Smart Business learned more from Albert P. Asatoorian and Jonathan R. Hodes, partners at Stubbs Alderton & Markiles, LLP, about how buyers and sellers can use ABCs to their benefit during tough times.
What is an ABC?
An ABC is a type of insolvency proceeding available under state law. California, Delaware, Florida and many other states have statutes governing ABC proceedings. In other states, ABCs are regulated by common law. The seller in an ABC will make an assignment for the benefit of its creditors to a third-party assignee (or trustee), and the buyer will purchase the assigned assets from the assignee. The assignee in an ABC acts as a fiduciary for the creditors. The assignee takes custody and control of the assigned assets and administers the liquidation of assets and distribution of proceeds to creditors.
The law and procedures governing ABCs vary from state to state. For example, in California, the seller and the assignee are required to enter into a written agreement, but a court filing is not required. Other states require court filings to commence the proceeding and complete a sale transaction.
The seller is generally entitled to select the assignee, although in most cases the assignee will require consent of secured creditors usually because they will finance the cost of the ABC. The assignee typically is a troubled company professional with significant experience in handling liquidations and ABC sales. Creditors will be required to follow specified claims procedures to be eligible for distributions. Unlike a bankruptcy filing, the commencement of an ABC proceeding usually will not automatically bar creditors from pursuing claims, although creditors will be unable to attach assets while the assignee is in the process of liquidating the assets. Additionally, the commencement of an ABC typically requires shareholder approval because the assignment involves the transfer of all or ‘substantially all’ of the debtor’s assets.
What are the primary advantages of an ABC?
In general, an ABC is a faster and less expensive alternative to a bankruptcy. Bankruptcy is a time-consuming process and a sale can take between 45 to 60 days or more to complete. By comparison, an ABC sale is usually preplanned and may be completed within a matter of days. This could significantly reduce the risk of employee departures, and enable the parties to preserve the ‘going concern’ value of the enterprise. The buyer, debtor and secured parties usually will prenegotiate the terms of the sale and clear them with the assignee in advance to ensure the assignee is comfortable that the assets are marketed fairly and the transaction would withstand subsequent scrutiny. The assignment can take place virtually at the same time as the subsequent sale.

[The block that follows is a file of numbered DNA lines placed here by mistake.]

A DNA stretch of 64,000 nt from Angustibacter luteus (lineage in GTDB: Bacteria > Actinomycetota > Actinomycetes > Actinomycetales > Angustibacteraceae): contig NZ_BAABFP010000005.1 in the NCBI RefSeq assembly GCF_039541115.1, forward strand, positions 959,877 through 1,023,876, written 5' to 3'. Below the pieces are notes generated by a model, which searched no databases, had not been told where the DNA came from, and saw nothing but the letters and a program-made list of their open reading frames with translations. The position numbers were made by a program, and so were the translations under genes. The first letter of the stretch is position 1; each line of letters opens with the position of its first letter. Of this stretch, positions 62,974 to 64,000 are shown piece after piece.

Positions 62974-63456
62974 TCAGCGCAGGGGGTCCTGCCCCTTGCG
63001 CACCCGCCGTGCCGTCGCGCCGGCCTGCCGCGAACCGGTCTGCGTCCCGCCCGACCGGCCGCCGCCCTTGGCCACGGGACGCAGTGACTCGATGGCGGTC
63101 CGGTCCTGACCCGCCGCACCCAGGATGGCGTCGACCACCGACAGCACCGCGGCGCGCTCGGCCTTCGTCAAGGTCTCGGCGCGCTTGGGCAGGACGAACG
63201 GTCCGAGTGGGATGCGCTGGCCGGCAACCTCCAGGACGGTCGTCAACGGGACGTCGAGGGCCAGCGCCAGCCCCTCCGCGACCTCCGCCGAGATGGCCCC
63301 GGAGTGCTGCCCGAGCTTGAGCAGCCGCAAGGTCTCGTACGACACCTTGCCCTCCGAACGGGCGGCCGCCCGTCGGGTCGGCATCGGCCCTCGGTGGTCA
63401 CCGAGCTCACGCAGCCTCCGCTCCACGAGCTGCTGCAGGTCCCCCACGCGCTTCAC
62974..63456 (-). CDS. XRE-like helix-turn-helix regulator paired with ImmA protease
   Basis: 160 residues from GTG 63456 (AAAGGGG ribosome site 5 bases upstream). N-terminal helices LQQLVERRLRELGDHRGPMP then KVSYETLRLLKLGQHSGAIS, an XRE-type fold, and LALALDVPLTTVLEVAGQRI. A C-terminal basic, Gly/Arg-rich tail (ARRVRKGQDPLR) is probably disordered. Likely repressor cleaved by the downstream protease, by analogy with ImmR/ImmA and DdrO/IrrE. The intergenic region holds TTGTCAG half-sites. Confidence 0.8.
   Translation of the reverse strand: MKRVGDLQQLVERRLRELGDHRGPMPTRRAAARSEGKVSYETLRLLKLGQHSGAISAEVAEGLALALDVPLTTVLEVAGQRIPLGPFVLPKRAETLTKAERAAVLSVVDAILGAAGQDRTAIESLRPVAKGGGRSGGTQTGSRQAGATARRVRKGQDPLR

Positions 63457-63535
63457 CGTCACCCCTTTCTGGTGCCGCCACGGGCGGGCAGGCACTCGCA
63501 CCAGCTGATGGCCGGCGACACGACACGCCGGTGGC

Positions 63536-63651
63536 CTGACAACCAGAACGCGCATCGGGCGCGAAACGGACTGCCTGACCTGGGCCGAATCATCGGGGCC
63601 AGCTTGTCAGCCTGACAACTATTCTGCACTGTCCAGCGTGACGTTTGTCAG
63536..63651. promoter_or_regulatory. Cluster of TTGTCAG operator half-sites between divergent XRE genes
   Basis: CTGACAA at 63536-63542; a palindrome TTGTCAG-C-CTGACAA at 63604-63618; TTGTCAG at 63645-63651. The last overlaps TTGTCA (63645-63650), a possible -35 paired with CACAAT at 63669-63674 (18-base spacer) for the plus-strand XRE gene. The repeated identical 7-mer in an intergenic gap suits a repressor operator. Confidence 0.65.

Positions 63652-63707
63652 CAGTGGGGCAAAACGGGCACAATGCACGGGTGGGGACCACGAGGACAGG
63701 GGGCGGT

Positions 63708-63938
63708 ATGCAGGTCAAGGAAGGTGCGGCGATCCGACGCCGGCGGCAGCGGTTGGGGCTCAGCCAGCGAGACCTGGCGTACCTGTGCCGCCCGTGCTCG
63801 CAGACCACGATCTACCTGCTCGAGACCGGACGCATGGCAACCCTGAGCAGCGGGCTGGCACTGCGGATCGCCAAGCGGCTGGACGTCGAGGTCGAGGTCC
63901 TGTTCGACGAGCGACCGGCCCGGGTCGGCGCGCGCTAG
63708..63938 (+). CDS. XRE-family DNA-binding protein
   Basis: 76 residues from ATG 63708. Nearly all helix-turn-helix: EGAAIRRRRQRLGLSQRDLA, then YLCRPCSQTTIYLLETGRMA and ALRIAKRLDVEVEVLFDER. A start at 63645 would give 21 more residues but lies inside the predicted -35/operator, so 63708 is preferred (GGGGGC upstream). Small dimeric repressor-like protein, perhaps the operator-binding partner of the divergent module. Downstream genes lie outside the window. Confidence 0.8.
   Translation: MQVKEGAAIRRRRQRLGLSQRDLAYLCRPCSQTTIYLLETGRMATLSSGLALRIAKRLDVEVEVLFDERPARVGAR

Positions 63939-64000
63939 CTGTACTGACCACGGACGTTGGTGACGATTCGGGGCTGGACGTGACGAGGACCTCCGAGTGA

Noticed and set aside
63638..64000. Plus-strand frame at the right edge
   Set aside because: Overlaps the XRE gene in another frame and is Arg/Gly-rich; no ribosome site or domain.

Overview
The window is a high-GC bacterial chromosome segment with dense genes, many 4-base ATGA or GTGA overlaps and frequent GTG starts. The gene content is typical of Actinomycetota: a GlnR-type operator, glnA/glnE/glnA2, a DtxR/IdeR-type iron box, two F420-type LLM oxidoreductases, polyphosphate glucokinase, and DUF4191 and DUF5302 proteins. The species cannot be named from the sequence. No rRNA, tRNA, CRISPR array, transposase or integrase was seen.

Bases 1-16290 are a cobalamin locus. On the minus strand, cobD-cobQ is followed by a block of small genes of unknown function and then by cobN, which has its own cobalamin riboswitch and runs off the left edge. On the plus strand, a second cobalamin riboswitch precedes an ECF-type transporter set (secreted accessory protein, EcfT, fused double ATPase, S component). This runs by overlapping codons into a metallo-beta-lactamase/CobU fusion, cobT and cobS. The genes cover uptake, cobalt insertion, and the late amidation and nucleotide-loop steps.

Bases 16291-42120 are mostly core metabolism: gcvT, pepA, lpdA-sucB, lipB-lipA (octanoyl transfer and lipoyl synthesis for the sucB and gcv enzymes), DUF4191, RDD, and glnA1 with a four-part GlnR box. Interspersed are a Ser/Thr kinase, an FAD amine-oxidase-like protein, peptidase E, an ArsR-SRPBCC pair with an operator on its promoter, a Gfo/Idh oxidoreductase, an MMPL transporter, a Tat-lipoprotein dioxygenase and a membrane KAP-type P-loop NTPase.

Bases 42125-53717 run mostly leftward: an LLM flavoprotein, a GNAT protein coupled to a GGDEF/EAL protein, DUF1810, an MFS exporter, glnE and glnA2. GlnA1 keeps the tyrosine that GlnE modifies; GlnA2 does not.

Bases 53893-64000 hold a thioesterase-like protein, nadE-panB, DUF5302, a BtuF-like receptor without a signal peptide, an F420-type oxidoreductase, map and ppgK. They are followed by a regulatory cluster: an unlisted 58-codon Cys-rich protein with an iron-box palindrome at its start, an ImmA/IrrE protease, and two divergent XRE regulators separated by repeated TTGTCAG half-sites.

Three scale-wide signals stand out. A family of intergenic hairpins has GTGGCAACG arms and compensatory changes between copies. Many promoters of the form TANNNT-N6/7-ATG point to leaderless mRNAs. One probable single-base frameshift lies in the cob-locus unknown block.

Bankruptcy actions can be expensive, and the buyer may be required to finance the cost of the proceeding if the seller does not have the means to do so, which may be difficult to obtain in today’s environment. The costs of an ABC transaction are more predictable and manageable. Assignee fees will be negotiated and specified at the outset. These fees may be a fixed amount or a percentage of the gross proceeds derived from the ABC sale. The services of attorneys, accountants, brokers and other professionals also will be required in most cases.
The outcome in an ABC is significantly more predictable than in a bankruptcy due to the parties’ ability to control the process upfront by selecting the assignee and prenegotiating the terms of the sale before initiating the ABC. Although the buyer can negotiate breakup fees and overbid protection in a bankruptcy, the risk of higher offers can be minimized in an ABC and practically eliminated after the sale contract with the buyer is signed.
How can buyers and sellers best take advantage of ABCs and avoid pitfalls?
The decision to move forward with an ABC or other type of transaction or process can have significant economic implications on both buyers and sellers, and careful planning and preparation will be the key to ensuring a successful outcome. Parties should engage competent legal counsel and the services of a professional liquidation firm with experience in handling ABC transactions to properly assess the viability of alternative approaches.
The assignee should be knowledgeable with the debtor’s industry and the requirements for liquidating the debtor’s assets. Legal counsel can help with due diligence and prenegotiating the sale terms, and help to explain important legal implications, such as the effect of an ABC on debt covenants and other contractual obligations, as well as issues relating to successor liability, preferences and priorities, fiduciary obligations and requirements under the federal Worker Adjustment and Retraining Notification Act (WARN Act) and similar state statutes.
ALBERT P. ASATOORIAN is a partner with Stubbs Alderton & Markiles, LLP. Reach him at (818) 444-4506 or firstname.lastname@example.org.